If you're seeing this message, it means we're having trouble loading external resources on our website.

If you're behind a web filter, please make sure that the domains *.kastatic.org and *.kasandbox.org are unblocked.

Main content

# Adding numbers with different signs

Use a number line to add 15 + (-46) + 29. Created by Sal Khan and Monterey Institute for Technology and Education.

## Want to join the conversation?

• is a + times a + a negative
(361 votes)
• (Positive) x (Positive) = (Positive)
(Negative) x (Negative) = (Positive)
(Negative) x (Positive) = (Negative)
I hope that's clear.
(383 votes)
• Hi,
I am Abia and I want to ask a question of my rs aggarwal book of class 6 Ex-4B question no. 4 iii
the question is add (-103)+312
I did it like this: 312-103=209
but now also I have little bit confusion.
Bye.
(18 votes)
• The method you used was the correct one.
The negative/positive sign of a number will move with that number and while adding/subtracting integers you can shift the numbers to a more "comfortable" place (commutative property).
For e.g. :
-3+2 = +2-3
(9 votes)
• I am doing this bc I forgot how to do Algerba and I want to Study Nursing,
(10 votes)
• I still don't get adding negative numbers with positive numbers.Can someone please help me.
(5 votes)
• Maybe it might help if you drew out a number line for basic examples! If you are using a number line to help you, when you see a negative sign for a number, that means you are going back the same number of hops that the number is on the number line. You do the reverse for a positive number. I'm also going to go through another example. If you had the problem -91+93, here is how you would solve it. On a number line, 91 is 91 hops to the left of 0. 93 hops is 93 hops to the right of zero. When adding negative and positive numbers, you always want to stay close to the number 0. The difference between the numbers 91 and 93 is two. When you add +93 to -91, you can easily get to 0 by changing the 93 to a 91. -91+91 is 0. To get back to 93 from 91, you have 2 left over. You are allready at 0 from your fake number line. 0+2=2, so -91+93=2.
Hope this helps 245138!
(12 votes)
• For the 15-46, can you do 46-15 and make it negative?
(9 votes)
• That's exactly what you do
If a > b then a - b = a - b
If a < b then a - b = -(b - a)
(3 votes)
• I don't get negative and positive I need more clarification.
(7 votes)
• a positive number is above zero, a negative number is below zero. i'll give an example if you'd like.
you have 20 dollars, but you spend 30. ( yes, that's possible in some banks. ) you'd have -10 dollars, and you'd be in debt

i know I'm late, but i hope this helped.
(6 votes)
• how did you subtract 31-29 and get -2
(5 votes)
• He was subtracting 29 from -31 which is how he got to -2.
(9 votes)
• Do many people actually watch these videos or do your teachers make you and you just read comments
(7 votes)
• I do this at my own will for my future
(2 votes)
• Is positive times a negative equals a positive
(6 votes)
• negative x negative = positive
positive x positive = positive
positive x negative = negative
negative x positive = negative
(4 votes)
• i watched this like 3 times and still dont understand this math...
(5 votes)
• if you don't understand it, don't worry! you could always try and look at it in a different way! and remember, you have LOADS of time to learn it! I'm sure you'll be fine!
(5 votes)

## Video transcript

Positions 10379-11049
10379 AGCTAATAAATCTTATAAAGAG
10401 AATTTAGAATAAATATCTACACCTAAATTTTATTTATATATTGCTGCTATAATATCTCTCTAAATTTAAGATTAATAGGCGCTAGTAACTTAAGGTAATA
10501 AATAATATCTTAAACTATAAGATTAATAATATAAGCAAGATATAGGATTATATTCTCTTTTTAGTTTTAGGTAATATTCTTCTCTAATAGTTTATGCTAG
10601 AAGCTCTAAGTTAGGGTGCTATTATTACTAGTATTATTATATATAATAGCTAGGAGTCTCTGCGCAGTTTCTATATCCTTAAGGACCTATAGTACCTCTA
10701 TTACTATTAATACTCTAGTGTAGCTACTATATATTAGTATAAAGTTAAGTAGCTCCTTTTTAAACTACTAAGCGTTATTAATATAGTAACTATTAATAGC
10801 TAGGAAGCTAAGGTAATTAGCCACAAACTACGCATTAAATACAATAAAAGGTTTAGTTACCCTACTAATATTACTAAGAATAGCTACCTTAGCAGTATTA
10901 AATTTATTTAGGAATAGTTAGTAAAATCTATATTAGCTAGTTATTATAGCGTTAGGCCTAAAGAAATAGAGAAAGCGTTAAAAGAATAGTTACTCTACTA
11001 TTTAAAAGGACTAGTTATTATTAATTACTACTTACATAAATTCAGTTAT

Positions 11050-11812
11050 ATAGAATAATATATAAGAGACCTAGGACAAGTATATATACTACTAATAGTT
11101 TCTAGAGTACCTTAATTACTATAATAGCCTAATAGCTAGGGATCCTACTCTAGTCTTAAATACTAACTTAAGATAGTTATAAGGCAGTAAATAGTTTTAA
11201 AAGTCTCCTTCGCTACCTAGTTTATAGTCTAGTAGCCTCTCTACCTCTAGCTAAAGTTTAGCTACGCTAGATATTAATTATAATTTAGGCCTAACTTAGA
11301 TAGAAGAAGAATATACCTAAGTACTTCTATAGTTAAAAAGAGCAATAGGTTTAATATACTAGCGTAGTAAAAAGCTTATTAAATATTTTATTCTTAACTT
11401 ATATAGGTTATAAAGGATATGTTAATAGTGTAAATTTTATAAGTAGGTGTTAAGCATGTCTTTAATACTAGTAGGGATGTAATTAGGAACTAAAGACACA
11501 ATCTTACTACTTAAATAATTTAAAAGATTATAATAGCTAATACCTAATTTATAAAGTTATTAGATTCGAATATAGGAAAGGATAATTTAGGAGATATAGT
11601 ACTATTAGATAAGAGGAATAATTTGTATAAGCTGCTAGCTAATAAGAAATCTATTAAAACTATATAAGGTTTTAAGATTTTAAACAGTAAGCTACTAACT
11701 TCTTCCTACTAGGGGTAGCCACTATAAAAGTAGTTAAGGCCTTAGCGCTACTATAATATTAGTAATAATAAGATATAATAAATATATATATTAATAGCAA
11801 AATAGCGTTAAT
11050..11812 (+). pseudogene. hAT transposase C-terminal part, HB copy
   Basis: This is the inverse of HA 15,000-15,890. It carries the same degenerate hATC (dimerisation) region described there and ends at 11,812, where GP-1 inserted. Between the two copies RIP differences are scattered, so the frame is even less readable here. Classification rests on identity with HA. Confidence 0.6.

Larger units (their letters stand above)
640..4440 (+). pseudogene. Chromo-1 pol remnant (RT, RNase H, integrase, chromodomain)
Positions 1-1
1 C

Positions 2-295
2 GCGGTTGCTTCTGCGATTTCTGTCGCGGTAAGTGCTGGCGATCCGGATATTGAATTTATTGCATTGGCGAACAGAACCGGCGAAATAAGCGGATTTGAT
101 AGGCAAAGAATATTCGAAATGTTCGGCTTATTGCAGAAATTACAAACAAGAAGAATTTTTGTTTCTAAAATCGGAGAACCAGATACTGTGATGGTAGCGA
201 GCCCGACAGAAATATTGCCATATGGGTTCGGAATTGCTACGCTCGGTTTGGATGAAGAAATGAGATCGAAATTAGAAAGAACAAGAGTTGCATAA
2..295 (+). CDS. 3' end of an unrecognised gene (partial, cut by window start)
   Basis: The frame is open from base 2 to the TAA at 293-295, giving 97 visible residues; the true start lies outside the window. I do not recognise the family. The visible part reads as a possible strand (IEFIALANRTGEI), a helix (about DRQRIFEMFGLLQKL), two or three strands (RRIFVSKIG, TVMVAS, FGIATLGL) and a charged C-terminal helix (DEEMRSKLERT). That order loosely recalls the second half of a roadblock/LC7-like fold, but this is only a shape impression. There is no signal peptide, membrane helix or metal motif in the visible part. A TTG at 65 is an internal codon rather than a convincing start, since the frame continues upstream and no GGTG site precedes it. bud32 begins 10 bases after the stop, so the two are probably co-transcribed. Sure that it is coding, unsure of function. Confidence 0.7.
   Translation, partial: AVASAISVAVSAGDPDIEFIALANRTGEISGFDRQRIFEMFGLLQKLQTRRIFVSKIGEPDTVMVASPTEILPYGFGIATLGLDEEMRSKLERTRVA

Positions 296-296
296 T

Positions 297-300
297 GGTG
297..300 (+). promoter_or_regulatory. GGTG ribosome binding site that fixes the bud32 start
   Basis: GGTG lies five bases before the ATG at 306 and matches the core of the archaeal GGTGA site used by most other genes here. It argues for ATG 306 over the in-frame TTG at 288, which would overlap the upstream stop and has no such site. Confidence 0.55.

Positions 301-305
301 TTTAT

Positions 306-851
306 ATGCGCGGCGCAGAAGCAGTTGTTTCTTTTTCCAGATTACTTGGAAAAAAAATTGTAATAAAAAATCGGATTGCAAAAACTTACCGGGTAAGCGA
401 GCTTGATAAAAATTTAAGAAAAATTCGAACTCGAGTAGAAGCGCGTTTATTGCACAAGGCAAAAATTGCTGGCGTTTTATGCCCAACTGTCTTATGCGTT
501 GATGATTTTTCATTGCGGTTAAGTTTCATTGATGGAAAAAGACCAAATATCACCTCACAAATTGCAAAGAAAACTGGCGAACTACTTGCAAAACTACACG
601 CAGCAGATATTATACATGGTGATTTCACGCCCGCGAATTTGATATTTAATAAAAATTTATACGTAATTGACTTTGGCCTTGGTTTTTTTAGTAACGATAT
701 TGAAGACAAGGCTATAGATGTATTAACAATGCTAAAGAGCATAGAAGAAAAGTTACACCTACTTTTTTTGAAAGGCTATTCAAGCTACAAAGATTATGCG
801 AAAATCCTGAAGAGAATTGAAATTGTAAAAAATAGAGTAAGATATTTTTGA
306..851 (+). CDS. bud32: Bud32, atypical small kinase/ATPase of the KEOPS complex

Find the sum 15 plus negative 46 plus 29. Let's just think about this first part over here where we have 15 plus negative 46. And we'll worry about the plus 29 later on. So let's just do 15-- let me do that in a different color-- plus negative 46. I'll do it in that orange. Let me draw a number line here, just so we can properly visualize what is going on. That's my number line. And we're starting at 15. So let's draw a 0 over here. And so we're starting at 15. 15 could be right over here. So this is 15. Let me draw a big fat arrow to signify this is 15. 15 has an absolute value of 15, so the length of this arrow would be 15. Now we're adding negative 46 to that 15. This is equivalent to 15 minus 46, which means we are going to move 46 spots to the left of 15. A negative sign or a minus means we're moving to the left on the number line. So we're going to move 46 to the left. We're starting at 15, and we are going to move 46 to the left. So the length of this arrow right here is going to be 46, and we're moving to the left. This is the negative 46 that we're adding to the 15. We're going to end up at some point over here. That point is clearly 0. Because we were 15 to the right. Now we're going to move 46 to the left. So we're definitely going to be to the left of 0. It's definitely going to be a negative number. And we can even think about the absolute value of that negative number. We can just visualize it. This yellow arrow has a length of 15. This orange arrow has a length of 46. The blue arrow that I'm about to draw, which is the sum of these two, is going to have this length right over here. And just visually, how can we figure out the length of this blue part if we know the length of this orange part and we know the length of this yellow part? Well, it's just going to be the difference. It's just going to be the difference of these two. So the absolute value of the sum is going to be the difference between this length, 46, and 15. Let me just figure that out, 46 minus 15. 6 minus 5 is 1. 4 minus 1 is 3. So the length of this is going to be 31, and it's going to be 31 to the left of 0. So this is going to be negative 31 right over here. We know that this first part over here is negative 31, and then to that we are going to add 29. So we're going to add 29. Let me do that in another color. What does that mean? That means that we're going to start at negative 31, and we're going to move 29 to the right. We're adding 29, so we're going to move 29 to the right. So maybe that gets us right about there. I'm trying to draw an arrow of length 29. I can draw a cleaner looking arrow than that. I'll do it right over here, actually. So then we're going to move 29 over to the right. That's the 29 part. Now this is a positive 29, and so how do we figure out what this is? This is 29 right here that we're adding. This is going to land us right over here on the number line. So how do we figure out what number that is? Well, once again, we can just visualize it. And eventually you won't have to draw number lines and stuff, but I think it'll be useful here. We're starting at negative 31. We're adding 29 to it, so it's going to make it less negative. But we're still adding less than 31, so we're not going to get all the way back to 0. We're still going to have a negative number. But how could we figure out the absolute value of that negative number, its distance? Well, once again, that little white part right there, that white part plus this 29, is going to equal 31, if you just think of absolute value, if we don't think about the signs, if we just think about the length. Or another way to think about it, 31 minus 29 will give us the length of that white part. And of course, it's going to be negative, because the negative number here is larger than the positive number. And we're adding the 2. If we do 31 minus 29, you could borrow and all of that, but that's clearly just going to be equal to 2. You could say that's 11. This is a 2. You subtract, this is equal to 2. But since it's negative 31 plus 29, it's going to be a negative 2. We're still going to stay negative. We haven't moved far to the right enough to pass 0. So this right here is going to be negative 2. Or another way to think about it, the length of this white bar, the absolute value, is going to be 2. 2 plus 29 is 31. But we're operating to the left of 0, so it's negative 31. This is negative 2. Anyway, hopefully you found that useful. And let me make it clear. Our final answer is negative 2.